Garrity says, “We would have liked to have for it to be mandatory. But when you look back at ALETA, their training was available and recommended when they first started and now it’s mandatory. We are hoping to take that step later — as we get the curriculum in and people start seeing the value of this training. This is just minimum training and should help the smaller PSAPs [that] don’t get anything”

After the bill was filed on Feb. 28, Gray, McCuin and Shipp spent six weeks in Little Rock, meeting with state senators and representatives and gaining support for the legislation.

Next Steps

The work is not over yet. According to McCuin, the ad hoc committee will convene to determine the details of the curriculum. They intend to forward the training to APCO International, to ensure it complies with Project 33 standards. It will then go to the Arkansas Commission on Law Enforcement Standards and Training, which will credential the final training, to approve and certify the curriculum. ALETA will hire someone to teach the course and will provide regional training sites across Arkansas.

McCuin is determined not to lose her momentum. “In two years, when the legislative session convenes again, we might be able to go to them and say, ‘We’ve spent two years perfecting this program. Here’s where we want to go next.’ We need to have goals in mind.”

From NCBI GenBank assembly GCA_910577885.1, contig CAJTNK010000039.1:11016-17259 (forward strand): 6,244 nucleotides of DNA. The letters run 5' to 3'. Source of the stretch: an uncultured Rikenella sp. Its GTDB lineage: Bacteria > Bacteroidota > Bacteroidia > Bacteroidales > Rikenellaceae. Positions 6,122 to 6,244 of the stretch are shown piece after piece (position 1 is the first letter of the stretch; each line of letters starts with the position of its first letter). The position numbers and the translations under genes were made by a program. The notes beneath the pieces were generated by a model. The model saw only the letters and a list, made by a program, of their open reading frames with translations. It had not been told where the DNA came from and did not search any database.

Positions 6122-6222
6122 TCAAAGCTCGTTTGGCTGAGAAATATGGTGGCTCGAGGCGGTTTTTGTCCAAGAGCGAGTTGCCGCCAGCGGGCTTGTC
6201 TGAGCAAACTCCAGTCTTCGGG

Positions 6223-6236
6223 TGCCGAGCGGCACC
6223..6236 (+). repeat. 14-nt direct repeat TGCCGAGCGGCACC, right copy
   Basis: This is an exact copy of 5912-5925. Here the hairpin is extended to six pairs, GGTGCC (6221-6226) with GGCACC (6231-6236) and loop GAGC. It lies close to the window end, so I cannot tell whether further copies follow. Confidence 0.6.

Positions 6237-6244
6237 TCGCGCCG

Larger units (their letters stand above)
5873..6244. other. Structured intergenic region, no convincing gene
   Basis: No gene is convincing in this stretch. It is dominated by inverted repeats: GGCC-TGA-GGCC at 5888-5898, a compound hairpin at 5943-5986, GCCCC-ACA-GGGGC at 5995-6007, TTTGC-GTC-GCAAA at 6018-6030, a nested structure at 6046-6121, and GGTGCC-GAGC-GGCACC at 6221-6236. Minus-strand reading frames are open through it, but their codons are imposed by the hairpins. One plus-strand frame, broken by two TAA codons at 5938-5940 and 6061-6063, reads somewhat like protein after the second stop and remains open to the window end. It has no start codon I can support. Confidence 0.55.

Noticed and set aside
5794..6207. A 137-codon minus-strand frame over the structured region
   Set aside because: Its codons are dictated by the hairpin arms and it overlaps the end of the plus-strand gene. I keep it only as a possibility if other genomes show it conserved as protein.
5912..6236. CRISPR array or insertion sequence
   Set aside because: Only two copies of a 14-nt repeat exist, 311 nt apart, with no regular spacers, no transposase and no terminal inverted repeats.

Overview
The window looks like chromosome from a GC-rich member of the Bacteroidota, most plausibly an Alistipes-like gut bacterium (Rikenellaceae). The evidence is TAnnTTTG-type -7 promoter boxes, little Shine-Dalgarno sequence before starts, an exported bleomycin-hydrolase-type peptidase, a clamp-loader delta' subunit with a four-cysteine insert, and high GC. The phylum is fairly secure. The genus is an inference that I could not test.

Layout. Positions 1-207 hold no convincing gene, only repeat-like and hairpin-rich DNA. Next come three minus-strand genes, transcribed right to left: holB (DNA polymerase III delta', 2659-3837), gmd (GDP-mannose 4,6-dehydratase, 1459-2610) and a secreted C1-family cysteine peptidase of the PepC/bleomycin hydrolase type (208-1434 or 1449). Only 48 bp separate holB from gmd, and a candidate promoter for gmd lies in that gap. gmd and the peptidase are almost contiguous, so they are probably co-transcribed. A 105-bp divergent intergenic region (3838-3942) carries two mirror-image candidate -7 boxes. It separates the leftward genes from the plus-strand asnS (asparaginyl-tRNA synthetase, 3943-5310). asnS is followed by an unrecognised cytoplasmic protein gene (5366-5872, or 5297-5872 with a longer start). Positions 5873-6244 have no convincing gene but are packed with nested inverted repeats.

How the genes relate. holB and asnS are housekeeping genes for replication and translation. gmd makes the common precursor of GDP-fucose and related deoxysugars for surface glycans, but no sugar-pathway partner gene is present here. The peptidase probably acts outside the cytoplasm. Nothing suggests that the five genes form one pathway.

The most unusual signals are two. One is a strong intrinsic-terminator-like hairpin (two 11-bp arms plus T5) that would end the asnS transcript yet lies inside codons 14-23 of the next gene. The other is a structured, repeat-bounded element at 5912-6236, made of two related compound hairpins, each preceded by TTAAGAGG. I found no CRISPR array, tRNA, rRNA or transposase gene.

“I have been getting e-mails from dispatchers and people I don’t know to say ‘thank you,’” says McCuin. “It’s kind of humbling. We did this for the citizens of the state. Our goal is to be proactive instead of reactive, like they were in Florida. That is another important piece of this — even though we were behind, we were trying to be proactive before something bad happens.”


About the Author
Natasha Yetman is associate editor of APCO International’s Public Safety Communications magazine. Contact her via e-mail at

Friday, January 21, 2011

Impact Case Study - 911 Reform

Gulf Coast Community Foundation of Venice
601 Tamiami Trail South, Venice, Florida 34285

Sometimes it takes a tragedy to make a community ask, Is this the best we can do for our citizens?

The January 2008 abduction, rape, and murder of 21-year-old North Port wife and mother Denise Amber Lee was one such tragedy. Though calls to 911 were placed by eyewitnesses, no patrol cars were dispatched because of inefficiencies in a 911 call center.

In the aftermath of Denise Lee’s murder, Gulf Coastcommissioned an independent study of the 911 system in Florida.
“Florida 911: The State of Emergency” analyzed all components of emergency response that are activated when a person in need of assistance tries to call 911 in Florida. This marked the first time that 911 in Florida had been analyzed from the placement of a call to the arrival of the first responder on the scene.

Gulf Coast’s study found that Florida’s 911 system was not a “system” at all, but rather a patchwork of state and local agencies, protocols, and technologies cobbled together to respond to 911 calls. It provided policymakers and advocates like the Denise Amber Lee Foundation, which was created by Denise’s husband Nathan, with objective analysis to support their impassioned efforts to reform the 911 system.